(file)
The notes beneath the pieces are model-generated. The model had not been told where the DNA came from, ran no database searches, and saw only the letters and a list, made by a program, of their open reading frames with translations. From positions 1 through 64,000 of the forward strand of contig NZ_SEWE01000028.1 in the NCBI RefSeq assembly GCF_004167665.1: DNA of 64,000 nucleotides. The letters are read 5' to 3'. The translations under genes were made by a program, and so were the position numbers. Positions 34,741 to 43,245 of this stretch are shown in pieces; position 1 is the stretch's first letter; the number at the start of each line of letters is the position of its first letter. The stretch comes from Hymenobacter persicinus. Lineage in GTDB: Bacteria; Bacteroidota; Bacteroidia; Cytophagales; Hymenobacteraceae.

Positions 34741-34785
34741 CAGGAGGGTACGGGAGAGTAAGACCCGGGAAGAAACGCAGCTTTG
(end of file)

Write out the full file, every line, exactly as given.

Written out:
The notes beneath the pieces are model-generated. The model had not been told where the DNA came from, ran no database searches, and saw only the letters and a list, made by a program, of their open reading frames with translations. From positions 1 through 64,000 of the forward strand of contig NZ_SEWE01000028.1 in the NCBI RefSeq assembly GCF_004167665.1: DNA of 64,000 nucleotides. The letters are read 5' to 3'. The translations under genes were made by a program, and so were the position numbers. Positions 34,741 to 43,245 of this stretch are shown in pieces; position 1 is the stretch's first letter; the number at the start of each line of letters is the position of its first letter. The stretch comes from Hymenobacter persicinus. Lineage in GTDB: Bacteria; Bacteroidota; Bacteroidia; Cytophagales; Hymenobacteraceae.

Positions 34741-34785
34741 CAGGAGGGTACGGGAGAGTAAGACCCGGGAAGAAACGCAGCTTTG